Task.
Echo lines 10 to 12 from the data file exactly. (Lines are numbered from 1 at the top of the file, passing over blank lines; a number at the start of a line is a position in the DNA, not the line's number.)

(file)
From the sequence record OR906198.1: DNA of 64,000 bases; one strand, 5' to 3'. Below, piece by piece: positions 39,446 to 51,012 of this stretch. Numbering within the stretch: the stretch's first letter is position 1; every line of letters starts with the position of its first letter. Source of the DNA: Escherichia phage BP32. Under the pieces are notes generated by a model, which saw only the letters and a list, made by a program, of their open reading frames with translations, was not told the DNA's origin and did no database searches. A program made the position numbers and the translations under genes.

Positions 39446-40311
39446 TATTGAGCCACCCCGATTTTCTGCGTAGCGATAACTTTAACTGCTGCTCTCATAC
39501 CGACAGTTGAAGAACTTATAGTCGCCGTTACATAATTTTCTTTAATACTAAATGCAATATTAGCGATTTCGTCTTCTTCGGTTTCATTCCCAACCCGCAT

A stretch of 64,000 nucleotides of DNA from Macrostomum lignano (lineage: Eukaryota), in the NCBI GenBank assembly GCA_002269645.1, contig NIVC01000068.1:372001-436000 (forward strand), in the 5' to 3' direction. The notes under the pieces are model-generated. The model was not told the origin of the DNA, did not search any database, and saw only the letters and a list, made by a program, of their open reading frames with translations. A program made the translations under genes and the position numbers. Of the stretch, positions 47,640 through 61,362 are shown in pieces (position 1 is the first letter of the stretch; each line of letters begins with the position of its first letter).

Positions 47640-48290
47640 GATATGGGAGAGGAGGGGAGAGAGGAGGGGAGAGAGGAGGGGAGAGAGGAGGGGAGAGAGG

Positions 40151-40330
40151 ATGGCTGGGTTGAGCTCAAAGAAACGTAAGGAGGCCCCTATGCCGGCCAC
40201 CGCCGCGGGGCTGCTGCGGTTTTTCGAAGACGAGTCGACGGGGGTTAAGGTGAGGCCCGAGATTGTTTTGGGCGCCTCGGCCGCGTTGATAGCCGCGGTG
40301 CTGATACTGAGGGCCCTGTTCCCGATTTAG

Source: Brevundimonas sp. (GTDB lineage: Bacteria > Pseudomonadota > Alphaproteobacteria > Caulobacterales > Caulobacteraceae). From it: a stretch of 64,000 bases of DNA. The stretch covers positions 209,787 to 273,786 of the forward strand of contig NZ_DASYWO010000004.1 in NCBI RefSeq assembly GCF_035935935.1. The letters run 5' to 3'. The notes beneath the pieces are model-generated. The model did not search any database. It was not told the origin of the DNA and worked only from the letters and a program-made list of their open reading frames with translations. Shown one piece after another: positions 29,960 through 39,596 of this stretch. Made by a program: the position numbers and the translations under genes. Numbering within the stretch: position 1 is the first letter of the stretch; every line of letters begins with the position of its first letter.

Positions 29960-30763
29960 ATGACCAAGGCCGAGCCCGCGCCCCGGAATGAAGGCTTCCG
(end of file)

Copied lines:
40201 CGCCGCGGGGCTGCTGCGGTTTTTCGAAGACGAGTCGACGGGGGTTAAGGTGAGGCCCGAGATTGTTTTGGGCGCCTCGGCCGCGTTGATAGCCGCGGTG
40301 CTGATACTGAGGGCCCTGTTCCCGATTTAG

Source: Brevundimonas sp. (GTDB lineage: Bacteria > Pseudomonadota > Alphaproteobacteria > Caulobacterales > Caulobacteraceae). From it: a stretch of 64,000 bases of DNA. The stretch covers positions 209,787 to 273,786 of the forward strand of contig NZ_DASYWO010000004.1 in NCBI RefSeq assembly GCF_035935935.1. The letters run 5' to 3'. The notes beneath the pieces are model-generated. The model did not search any database. It was not told the origin of the DNA and worked only from the letters and a program-made list of their open reading frames with translations. Shown one piece after another: positions 29,960 through 39,596 of this stretch. Made by a program: the position numbers and the translations under genes. Numbering within the stretch: position 1 is the first letter of the stretch; every line of letters begins with the position of its first letter.